Fieldwork with Children

Some of the fieldwork assignments require you to engage in activities with young children. (See specific instructions on assignments.) The student must have access to young children (several children within the age range of birth to eight) in order to complete fieldwork assignments. This can be in informal settings such as family or relatives’ homes, but it is preferable, if possible, to do these experiences in an early childhood program such as a childcare center or family childcare home. These experiences require the student to be in the "teacher" role; thus, it is not acceptable to do these with your own children. Let the instructor know if you need help or clarification.

Assignment Expectations

Students must submit assignments in Microsoft Word format or Rich Text Format (RTF) using 10 or 12 point font. Spelling, punctuation, grammar, and sentence structure will be taken into consideration in grading all assignments. Assignments should reflect college-level work. Points will be deducted for numerous errors.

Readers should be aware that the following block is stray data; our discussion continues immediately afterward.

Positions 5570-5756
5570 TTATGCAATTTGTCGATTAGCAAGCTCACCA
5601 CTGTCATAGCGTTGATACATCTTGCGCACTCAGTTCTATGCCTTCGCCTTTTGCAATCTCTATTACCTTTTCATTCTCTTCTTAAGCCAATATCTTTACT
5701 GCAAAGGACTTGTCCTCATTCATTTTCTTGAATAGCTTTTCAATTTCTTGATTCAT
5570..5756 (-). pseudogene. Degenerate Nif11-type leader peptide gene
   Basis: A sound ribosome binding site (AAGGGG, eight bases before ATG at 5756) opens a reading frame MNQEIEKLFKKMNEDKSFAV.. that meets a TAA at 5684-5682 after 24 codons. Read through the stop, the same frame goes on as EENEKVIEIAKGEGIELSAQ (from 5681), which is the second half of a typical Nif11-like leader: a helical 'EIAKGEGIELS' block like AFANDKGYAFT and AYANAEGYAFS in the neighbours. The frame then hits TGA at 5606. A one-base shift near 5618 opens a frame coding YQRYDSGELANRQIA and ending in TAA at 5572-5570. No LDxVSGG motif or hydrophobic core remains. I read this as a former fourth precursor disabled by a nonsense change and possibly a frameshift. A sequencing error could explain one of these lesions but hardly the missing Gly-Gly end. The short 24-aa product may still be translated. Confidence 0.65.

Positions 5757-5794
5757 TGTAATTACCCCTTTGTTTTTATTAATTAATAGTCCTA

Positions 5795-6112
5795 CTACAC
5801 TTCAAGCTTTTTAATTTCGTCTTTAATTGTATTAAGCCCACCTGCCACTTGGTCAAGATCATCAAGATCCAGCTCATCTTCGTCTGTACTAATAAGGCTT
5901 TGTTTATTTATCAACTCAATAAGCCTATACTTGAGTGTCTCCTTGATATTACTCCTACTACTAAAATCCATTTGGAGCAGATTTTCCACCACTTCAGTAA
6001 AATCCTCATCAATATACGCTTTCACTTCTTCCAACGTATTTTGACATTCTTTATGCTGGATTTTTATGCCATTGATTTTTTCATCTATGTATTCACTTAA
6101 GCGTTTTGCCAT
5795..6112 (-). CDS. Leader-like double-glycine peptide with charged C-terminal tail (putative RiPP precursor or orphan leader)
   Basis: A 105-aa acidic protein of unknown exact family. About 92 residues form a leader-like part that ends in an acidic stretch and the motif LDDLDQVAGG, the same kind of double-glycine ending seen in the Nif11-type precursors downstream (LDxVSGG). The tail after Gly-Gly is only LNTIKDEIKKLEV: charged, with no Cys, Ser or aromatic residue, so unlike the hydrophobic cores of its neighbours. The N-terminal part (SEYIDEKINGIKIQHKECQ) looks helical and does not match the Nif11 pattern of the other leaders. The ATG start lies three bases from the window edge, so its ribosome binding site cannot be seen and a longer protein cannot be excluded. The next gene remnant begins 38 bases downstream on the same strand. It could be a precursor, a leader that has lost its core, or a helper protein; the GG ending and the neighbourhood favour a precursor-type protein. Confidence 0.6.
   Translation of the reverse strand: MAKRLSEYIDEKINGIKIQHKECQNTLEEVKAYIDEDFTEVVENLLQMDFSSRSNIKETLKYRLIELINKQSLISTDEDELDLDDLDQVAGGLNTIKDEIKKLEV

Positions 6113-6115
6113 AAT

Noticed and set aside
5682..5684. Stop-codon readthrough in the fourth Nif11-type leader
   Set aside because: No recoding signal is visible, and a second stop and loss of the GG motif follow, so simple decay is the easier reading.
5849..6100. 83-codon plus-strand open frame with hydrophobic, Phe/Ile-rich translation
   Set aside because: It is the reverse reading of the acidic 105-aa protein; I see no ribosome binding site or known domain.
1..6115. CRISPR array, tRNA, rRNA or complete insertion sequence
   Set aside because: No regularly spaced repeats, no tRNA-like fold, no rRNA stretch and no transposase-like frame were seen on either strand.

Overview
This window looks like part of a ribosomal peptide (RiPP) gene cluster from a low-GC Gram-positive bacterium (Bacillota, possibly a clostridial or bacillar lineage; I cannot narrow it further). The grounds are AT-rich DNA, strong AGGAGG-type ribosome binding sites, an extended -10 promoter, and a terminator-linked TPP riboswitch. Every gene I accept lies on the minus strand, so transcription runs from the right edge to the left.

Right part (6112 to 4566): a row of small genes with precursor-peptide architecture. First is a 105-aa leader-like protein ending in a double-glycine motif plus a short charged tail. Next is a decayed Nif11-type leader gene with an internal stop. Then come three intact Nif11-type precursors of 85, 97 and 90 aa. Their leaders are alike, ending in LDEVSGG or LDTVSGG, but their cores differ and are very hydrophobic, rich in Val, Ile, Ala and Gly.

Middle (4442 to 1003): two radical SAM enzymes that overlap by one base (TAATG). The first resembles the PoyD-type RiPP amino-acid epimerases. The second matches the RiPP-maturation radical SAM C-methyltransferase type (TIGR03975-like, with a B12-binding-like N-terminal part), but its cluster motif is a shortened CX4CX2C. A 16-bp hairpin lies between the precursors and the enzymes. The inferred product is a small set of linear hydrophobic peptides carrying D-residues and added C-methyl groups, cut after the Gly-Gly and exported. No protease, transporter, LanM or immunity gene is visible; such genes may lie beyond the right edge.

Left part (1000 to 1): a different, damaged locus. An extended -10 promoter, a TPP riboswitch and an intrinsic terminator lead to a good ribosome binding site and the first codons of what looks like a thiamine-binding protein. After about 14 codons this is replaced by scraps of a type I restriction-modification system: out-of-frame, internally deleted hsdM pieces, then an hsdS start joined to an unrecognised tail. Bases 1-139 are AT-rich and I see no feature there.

Class Participation:

Students must participate in all interactive aspects of the course. Students are expected to log into the course at least 3 times each week. Students must communicate with other students through email, are expected to communicate with the instructor as a learning resource, must check the course bulletin board frequently for announcements, and must actively participate in threaded discussion events. Below outlines additional expectations related to "attendance."

  1. Students are expected to participate in the course at least 3 times each week. Participation is defined as: reading email, posting discussion, reading content pages, and/or uploading assignments, etc. The instructor will be monitoring this participation.
  2. Students are expected to respond to the instructor's e-mails.
  3. Students are expected to contact the instructor with any problems.
  4. Students are expected to participate in module discussions. Each student must post an original answer to the discussion topic listed for each module and reply to at least two of the other students' postings.
  5. NOTE: Your module assignments may not be graded until you have fully participated in the module content, under Course Content. 
Late Policy:

Students are encouraged to turn in all assignments on time. In the event that you miss a due date, you may turn in the assignment late, up to one week beyond the due date, but no later. Ten percent (10%) of the points for an assignment will be deducted on late work. No assignments will be accepted more than one week late. Submit late work to the appropriate Assignment dropbox. Once the Assignment box is closed, you can no longer submit. Do not send through email. Assignments submitted late will be graded by the end of the semester term.